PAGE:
Iíll preface with I donít do the all-around general English riding. I ride hunters, then I ride dressage. To different horses, two different saddles. So the half in between base position isnít my forte, but basics are basics.
I guess this is all I'm really looking for at the moment - basics - so you've been really helpful.
Donít let yourself get caught in a mental loop of ďI canít do this because my saddle doesnít let meĒ. I think shortening the stirrup one would help with the rising trot too(going off memory).
Sorry, it just gets really disheartening to go back and forth between lessons and Sam and become unable to do things I should be able to do :s To be honest I'm enjoying the challenge, it can just get frustrating at times!
Long stirrup does not a long leg make. The length of the leg is determined by the muscle length, not physical length. This sucks for people with short legs(*cough*Like me*cough*) because when we shorten our legs involuntarily it is really obvious. People gifted with those lovely long Dressage legs get away with having short muscles because their leg appears to be long so no one questions it. It is better to have a shorter stirrup that you are secure in, than a long stirrup that you have to reach and strain for that destabilizes the rest of your seat.
Okay, that makes a lot of sense. I lengthened the stirrups after watching youtube video tutorials of dressage riders saying it'd help me practise sitting a bouncy trot.
You can drop your stirrups(walk or trot), move your leg around, get it relaxed and on the horse, then take back your stirrups and feel the difference. It gets really obvious after youíve been trotting without stirrups, are a little bit tired, and take your stirrups back. They are usually 1-2 holes too short then. BUT, the trick is maintaining that length. So lots of back and forth dropping and picking up stirrups.
BUT, if you decide to trot w/o, you need to watch that you are not gripping with the knees to stay on. That defeats the purpose and shortens the muscles back up. If your horse is reliable and you have a smaller area(or feel you can steer well enough), cross your stirrups, put the reins in one hand and down in the neck(other can go on the pommel or elsewhere when you are more comfortable), and trot a 20m circle while swinging your legs. This does multiple things: helps you find your center through your seat, reduces your reliance on the knees and legs to grip and hold on, and teaches you to move and unlock the hips. This is great to do on the lunge line, but not everyone has that luxury, so you can give yourself a lunge line lesson.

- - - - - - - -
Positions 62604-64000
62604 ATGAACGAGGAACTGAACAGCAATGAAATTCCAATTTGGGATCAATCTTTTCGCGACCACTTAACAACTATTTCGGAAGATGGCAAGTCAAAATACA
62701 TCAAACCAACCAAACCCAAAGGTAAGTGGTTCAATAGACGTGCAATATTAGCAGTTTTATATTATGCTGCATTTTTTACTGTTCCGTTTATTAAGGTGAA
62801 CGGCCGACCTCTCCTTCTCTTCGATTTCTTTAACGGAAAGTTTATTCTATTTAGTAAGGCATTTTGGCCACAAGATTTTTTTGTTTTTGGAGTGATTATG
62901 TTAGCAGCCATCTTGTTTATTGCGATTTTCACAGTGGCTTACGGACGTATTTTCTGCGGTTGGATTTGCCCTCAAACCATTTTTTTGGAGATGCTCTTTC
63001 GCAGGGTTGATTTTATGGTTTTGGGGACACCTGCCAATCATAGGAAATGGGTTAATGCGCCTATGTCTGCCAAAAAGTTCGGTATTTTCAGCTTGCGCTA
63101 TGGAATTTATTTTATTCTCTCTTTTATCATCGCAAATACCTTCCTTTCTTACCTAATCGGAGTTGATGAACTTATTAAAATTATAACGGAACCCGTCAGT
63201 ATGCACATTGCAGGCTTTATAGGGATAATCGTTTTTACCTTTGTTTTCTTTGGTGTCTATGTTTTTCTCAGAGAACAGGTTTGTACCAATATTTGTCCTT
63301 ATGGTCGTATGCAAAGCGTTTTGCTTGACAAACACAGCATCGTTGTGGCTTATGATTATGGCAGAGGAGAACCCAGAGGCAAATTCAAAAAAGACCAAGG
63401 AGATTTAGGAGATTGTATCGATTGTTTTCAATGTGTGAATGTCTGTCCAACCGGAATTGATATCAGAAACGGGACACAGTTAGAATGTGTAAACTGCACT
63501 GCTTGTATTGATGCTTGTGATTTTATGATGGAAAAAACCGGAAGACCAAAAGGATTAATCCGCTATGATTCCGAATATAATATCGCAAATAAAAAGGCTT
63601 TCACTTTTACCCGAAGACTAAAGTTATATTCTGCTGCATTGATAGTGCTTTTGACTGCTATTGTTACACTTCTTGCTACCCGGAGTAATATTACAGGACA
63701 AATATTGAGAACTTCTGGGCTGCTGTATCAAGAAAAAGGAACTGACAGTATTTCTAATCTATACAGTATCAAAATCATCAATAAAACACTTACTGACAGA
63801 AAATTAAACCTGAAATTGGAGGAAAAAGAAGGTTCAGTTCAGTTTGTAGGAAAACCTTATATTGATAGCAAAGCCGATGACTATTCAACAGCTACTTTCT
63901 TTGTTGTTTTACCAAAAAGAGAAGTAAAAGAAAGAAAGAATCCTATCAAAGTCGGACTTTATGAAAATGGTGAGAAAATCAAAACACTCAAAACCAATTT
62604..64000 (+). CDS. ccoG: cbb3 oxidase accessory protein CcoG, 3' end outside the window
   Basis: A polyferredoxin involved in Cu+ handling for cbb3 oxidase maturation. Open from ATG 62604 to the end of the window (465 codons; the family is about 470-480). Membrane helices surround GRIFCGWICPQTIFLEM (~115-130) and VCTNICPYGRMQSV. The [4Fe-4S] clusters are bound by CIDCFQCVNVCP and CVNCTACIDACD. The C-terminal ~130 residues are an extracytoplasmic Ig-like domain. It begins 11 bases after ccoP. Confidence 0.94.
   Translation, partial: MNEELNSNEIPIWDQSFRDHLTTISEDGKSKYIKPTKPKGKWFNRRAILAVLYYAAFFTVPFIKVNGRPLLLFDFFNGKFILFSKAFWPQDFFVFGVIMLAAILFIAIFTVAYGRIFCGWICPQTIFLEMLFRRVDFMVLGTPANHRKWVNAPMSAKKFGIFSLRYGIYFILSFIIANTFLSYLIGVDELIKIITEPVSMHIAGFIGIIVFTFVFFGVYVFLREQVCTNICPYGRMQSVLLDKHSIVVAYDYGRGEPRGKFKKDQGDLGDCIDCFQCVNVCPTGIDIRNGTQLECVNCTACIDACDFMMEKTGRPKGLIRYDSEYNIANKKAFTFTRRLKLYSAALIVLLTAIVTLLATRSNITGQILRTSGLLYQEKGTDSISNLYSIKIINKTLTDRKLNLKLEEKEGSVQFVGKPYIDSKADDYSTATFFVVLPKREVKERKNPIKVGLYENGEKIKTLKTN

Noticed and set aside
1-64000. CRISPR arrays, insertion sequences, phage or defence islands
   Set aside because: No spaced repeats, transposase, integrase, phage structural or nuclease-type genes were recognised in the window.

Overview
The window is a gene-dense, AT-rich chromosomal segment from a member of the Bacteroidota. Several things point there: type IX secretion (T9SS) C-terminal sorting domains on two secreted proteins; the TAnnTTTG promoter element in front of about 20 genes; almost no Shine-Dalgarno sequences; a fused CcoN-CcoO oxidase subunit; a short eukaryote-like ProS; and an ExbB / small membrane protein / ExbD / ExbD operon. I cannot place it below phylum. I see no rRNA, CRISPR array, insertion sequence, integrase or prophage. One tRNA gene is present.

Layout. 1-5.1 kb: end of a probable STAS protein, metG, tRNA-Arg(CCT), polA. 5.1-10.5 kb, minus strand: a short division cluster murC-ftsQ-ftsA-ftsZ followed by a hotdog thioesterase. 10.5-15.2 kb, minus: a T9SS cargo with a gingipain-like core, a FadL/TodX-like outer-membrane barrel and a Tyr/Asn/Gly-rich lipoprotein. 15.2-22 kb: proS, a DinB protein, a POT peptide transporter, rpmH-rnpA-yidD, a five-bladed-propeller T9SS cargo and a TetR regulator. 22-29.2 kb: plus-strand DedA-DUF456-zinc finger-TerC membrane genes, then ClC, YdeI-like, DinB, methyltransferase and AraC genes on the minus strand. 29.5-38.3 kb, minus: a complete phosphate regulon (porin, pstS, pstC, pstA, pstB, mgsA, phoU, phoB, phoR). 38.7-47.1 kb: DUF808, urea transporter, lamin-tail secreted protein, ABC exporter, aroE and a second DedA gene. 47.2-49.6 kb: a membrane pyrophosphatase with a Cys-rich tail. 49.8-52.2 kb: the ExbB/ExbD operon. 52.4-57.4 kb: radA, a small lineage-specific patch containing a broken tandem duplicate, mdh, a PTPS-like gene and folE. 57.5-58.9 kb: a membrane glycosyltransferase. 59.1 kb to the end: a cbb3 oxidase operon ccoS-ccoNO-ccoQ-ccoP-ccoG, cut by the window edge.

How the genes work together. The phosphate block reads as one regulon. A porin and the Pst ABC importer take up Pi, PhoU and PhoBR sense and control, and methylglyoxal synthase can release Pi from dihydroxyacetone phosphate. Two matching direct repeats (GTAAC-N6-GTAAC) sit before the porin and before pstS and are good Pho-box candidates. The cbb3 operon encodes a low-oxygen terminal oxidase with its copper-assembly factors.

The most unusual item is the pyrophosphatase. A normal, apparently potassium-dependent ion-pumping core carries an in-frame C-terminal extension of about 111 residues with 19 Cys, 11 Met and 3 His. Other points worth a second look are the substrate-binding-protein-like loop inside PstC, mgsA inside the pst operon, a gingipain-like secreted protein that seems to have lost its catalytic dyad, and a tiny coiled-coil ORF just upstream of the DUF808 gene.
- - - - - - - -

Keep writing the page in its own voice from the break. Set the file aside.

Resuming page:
I actually find riding in general a lot
easier without stirrups. I lose stirrups easily, I'm guessing because I occasionally involuntarily lift my leg when I come unbalanced. That then throws my concentration off completely because I have to fish around for the stirrup again. Is it just a matter of practising keeping the leg long and keeping pressure down on the stirrup by dropping the weight through the heel? I get really confused by people saying, "don't jam your heel down, you should be able to post in trot without putting pressure on the stirrup" and "you need to maintain pressure on the stirrup." I can post without stirrups so is it just trying to keep that level weight on the stirrup bar to stop it from slipping?
Thanks for these exercise ideas! I'm having my little sister come to practise with me today so we'll try the lunging and really focus on this.
Move your stirrups up and down during your ride(within reason). Work on your flat with the longer leg, then shorten the stirrups when you want to do pole work or jumps.When you are working up in the two point, your toes can turn out a bit to anchor the lower leg. Itís a two point, two points of contact, two calves.
The only thing I'm apprehensive about shortening my stirrups for is sitting the trot - before Sam, the bounciest horse I rode was a TB in the lesson but Sam really takes the biscuit. As I said, I lowered the stirrups to try and sit his trot better, which helps a lot, but without long legs it's even more difficult to sit. Will the stability just come with a better seat and stronger core?